Viewing Online Content Longer Doesn’t Always Mean Better Comprehension

Eye tracking research – especially in advertising – often assumes that viewing content longer will mean better recall of that content.  This published study tested how complex content affects both viewing time and comprehension.
This exploratory experiment exposed participants to different text and graphic structures in health news. Results found that explanatory digital news structures enhanced learning with shorter viewing times as compared to the longer looks and less comprehension for the same content in the traditional “inverted pyramid” news stories. Explanatory graphics also enhanced learning in the explanatory digital news structure but graphics inhibited learning in the inverted pyramid news. In addition, graphics tended to increase viewing time on text and text combined with graphics for both story structures. These results suggest the importance of how news is structure for complex topics exposed to non-expert audiences.  In sum, longer viewing time (attention) does not always mean better comprehension and only certain structures of text with explanatory graphics increase understanding.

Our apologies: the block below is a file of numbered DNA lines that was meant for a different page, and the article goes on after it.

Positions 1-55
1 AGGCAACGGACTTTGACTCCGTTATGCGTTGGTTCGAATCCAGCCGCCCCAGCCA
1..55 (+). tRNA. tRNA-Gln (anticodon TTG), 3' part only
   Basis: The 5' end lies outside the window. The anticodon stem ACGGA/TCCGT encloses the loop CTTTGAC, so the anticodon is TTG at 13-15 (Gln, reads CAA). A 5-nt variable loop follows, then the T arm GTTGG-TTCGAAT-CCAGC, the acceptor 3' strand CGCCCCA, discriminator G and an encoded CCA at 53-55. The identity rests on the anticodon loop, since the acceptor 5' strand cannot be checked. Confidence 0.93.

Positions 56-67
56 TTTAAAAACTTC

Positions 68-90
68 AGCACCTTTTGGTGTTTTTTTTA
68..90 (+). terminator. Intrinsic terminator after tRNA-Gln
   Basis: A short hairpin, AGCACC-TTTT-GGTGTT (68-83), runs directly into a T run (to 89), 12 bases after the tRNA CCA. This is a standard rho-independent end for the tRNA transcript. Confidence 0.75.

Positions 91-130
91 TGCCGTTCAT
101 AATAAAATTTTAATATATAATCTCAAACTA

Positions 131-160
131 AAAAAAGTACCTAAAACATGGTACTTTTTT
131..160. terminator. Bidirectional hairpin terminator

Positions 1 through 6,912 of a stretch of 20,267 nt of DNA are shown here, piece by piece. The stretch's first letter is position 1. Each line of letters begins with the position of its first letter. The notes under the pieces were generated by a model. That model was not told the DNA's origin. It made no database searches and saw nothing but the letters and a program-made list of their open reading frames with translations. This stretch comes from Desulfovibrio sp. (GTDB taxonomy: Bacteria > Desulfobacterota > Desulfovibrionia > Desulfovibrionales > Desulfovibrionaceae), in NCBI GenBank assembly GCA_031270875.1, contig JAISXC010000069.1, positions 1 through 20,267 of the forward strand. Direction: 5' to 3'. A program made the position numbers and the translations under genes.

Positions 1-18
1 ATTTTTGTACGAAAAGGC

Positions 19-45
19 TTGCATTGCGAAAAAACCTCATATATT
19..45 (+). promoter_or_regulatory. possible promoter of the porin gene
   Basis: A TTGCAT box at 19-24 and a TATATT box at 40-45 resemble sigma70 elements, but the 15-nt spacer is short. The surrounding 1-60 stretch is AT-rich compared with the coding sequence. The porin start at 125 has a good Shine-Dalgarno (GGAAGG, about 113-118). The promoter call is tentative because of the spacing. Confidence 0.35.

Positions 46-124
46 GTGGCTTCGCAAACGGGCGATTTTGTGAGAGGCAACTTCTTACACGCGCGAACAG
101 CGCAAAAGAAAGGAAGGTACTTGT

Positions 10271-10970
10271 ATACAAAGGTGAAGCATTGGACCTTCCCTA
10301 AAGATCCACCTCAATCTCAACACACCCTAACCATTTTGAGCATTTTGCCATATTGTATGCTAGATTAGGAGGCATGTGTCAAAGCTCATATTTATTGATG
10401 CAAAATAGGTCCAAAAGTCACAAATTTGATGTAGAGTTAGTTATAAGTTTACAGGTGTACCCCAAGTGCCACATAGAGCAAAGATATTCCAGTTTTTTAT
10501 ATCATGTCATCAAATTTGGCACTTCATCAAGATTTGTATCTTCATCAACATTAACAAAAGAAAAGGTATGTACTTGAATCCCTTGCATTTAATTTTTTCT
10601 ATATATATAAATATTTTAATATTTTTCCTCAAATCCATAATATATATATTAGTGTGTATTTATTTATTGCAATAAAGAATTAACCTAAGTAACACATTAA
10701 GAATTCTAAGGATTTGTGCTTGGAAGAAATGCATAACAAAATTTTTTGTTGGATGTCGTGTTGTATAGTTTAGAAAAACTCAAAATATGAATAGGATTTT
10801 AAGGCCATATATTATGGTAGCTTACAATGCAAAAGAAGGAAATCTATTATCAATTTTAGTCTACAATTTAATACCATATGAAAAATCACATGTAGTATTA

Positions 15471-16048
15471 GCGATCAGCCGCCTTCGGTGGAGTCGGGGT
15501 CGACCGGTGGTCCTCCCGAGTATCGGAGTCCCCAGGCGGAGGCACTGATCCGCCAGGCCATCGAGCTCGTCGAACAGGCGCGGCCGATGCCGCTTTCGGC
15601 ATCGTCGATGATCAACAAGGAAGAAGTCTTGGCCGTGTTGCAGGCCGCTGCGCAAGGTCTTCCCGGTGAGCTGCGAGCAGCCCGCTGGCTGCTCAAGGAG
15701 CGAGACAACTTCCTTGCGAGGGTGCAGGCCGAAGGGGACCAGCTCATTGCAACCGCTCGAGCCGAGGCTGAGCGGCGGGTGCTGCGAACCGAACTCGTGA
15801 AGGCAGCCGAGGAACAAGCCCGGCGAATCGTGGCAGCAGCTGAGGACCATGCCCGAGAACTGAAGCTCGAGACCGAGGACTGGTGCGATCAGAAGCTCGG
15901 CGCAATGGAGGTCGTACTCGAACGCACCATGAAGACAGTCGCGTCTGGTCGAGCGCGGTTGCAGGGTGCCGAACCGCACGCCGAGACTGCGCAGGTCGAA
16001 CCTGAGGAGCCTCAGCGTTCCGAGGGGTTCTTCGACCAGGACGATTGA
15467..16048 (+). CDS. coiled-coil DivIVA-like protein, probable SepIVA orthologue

About Ron Yaros

Ronald A. Yaros researches audience engagement with multimedia and mobile journalism. His publications, including two book chapters, explore how audiences seek, select and share news. As a Blended Learning Fellow for interactive classes with social networks and a custom mobile app, he tests new ways to communicate digital information. Dr. Yaros was one of two student-nominated 2012 Excellence in Teaching Awards on campus. Prior to completing a Ph.D. in 2005 at the University of Wiiscosin-Madison, his professional experience included twenty-five years as an Emmy-award winning broadcaster and president of a software company.
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